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Students explore how light can be reflected and bent in order to see objects.

Big Idea

Students create kaleidoscopes to explore light energy and how it can be bent and reflected to see shapes.


20 minutes

It takes a bit of time to prepare for this lesson, but it is totally worth the work! Students supplied their own Pringles cans and brought them in a little over a week before. I had sent a note home to parents asking that they provide them. You will need to drill the holes, cut and tape down the mylar paper, cut and spray glue the wax or tissue paper to the inside of the lid, and get the outer wrapping paper cut and ready for the students, all ahead of time. Plan on a little over an hour of work to be prepared. I don't recommend this lesson be taught to more than 25 kids at a time. Even if there is classroom help, the energy levels would be too high for them to fully enjoy it if there are too many children at once.


  • Pringles cans with the lids. Drill a 1/4" hole in the center of the metal end. This is the eyepiece and students should be warned that the metal is sharp. A drill works better than a punch.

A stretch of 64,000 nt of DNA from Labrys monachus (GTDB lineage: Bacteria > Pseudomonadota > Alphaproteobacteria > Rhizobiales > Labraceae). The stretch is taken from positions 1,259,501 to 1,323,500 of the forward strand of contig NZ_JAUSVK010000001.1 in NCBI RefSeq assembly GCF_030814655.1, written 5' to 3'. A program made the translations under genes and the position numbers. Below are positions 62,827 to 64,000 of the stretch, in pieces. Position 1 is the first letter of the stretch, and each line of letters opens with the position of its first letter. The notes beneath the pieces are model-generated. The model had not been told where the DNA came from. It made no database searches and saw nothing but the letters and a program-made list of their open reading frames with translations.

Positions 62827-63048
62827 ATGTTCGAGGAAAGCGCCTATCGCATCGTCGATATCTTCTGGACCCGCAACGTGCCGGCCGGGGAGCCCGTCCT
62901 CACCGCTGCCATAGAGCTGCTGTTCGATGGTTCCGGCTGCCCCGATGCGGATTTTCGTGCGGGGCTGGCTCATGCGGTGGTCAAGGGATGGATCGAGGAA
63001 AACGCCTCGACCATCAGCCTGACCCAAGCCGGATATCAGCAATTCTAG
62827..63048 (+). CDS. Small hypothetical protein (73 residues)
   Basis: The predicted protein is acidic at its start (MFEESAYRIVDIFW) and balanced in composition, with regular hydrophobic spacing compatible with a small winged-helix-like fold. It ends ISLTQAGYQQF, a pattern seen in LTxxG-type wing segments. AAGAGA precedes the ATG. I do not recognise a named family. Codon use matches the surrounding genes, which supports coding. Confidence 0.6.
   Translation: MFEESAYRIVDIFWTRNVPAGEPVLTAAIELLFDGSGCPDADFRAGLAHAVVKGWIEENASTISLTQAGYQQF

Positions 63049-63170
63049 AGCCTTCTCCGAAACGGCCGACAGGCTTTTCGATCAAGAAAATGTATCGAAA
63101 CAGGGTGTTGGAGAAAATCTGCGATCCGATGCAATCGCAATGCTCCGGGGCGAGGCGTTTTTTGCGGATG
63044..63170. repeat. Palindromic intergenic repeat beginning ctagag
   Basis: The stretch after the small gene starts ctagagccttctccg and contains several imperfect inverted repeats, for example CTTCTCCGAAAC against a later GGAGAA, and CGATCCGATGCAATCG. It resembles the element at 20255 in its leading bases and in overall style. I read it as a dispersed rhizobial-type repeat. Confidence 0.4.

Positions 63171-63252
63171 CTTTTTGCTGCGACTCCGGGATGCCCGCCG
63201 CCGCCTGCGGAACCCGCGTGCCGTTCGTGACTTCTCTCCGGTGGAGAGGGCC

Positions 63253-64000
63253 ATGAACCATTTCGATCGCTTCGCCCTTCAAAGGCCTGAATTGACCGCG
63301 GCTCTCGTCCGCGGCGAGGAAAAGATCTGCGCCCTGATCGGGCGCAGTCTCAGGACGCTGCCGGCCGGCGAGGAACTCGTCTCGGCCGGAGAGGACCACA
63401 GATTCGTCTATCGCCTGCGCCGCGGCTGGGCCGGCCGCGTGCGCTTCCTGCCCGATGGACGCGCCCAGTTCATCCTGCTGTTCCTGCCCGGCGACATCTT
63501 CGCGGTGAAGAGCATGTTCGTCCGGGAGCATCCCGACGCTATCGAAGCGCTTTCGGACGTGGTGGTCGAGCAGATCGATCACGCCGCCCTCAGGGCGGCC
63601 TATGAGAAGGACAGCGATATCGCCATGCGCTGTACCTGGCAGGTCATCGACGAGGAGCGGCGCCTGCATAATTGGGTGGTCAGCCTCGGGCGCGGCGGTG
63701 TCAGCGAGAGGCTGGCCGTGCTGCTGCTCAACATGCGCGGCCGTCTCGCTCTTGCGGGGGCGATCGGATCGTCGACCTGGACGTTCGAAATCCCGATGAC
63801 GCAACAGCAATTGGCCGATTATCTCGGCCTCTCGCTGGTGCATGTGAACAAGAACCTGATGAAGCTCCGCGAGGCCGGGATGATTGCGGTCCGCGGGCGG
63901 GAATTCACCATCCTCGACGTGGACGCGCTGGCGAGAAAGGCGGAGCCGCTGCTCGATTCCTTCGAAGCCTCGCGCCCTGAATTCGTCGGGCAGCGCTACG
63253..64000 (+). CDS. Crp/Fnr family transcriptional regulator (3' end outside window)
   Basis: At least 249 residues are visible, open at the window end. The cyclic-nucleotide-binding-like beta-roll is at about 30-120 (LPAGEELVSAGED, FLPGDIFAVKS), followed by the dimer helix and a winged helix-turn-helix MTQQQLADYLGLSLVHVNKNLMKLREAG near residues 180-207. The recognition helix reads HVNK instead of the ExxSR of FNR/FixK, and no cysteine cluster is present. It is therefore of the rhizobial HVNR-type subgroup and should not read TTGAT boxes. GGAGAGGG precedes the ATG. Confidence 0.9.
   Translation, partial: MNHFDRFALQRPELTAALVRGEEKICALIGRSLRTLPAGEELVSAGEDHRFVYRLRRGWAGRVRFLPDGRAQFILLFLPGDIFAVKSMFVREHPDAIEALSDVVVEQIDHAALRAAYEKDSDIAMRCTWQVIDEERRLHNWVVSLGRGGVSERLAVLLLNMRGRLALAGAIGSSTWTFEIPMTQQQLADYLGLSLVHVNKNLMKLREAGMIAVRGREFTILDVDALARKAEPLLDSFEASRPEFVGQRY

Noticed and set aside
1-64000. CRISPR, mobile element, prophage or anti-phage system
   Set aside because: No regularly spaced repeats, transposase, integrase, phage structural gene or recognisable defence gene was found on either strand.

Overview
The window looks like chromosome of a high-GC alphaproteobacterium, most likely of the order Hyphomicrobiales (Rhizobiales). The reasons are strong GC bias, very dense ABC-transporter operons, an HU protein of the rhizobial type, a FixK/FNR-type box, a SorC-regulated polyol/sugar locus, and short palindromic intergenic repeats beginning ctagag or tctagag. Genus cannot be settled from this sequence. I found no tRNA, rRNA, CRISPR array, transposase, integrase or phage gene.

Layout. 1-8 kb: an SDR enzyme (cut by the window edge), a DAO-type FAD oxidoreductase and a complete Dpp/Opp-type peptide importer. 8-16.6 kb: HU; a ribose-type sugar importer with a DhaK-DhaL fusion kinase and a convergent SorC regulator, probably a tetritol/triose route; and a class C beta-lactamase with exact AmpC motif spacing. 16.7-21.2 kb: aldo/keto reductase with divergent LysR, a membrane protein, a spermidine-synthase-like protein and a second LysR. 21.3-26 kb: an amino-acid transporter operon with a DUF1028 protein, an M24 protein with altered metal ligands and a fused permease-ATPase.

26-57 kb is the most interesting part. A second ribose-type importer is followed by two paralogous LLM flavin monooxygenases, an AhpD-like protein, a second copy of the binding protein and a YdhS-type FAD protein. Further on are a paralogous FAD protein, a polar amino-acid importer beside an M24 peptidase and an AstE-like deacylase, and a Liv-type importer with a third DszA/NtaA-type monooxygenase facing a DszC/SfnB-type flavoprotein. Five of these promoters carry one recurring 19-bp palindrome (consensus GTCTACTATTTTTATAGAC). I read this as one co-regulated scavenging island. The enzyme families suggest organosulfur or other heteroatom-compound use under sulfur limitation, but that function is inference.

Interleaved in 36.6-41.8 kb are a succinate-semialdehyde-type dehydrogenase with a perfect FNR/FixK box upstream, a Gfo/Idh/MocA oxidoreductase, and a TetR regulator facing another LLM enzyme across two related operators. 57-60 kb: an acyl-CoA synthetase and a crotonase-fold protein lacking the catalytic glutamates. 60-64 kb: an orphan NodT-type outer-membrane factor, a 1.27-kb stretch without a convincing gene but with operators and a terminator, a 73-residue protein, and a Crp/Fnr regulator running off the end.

• Wax  or white tissue paper cut in rounds the size of the end of the plastic lid to diffuse the light. Glue this into the lid.

  • Spray glue and tape.

  • Multicolored iridescent beads, use either stick on (more expensive)  or buy regular beads and tack on with LARGE sticky scrapbooker dots. Place beads in a small cup for each student.

  • Mylar  silver tissue paper cut 9 1/4" the perimeter of the can and tape it to a piece of copy paper. Then cut to the edge of the Mylar, leaving a thin piece of tape to keep the mylar taped to it. This gives the tissue paper a little body.  (Don't cut it all off, but you don't want any of the white paper to show either.) You can use shiny scrap book paper that is more rigid, but it is also much more expensive.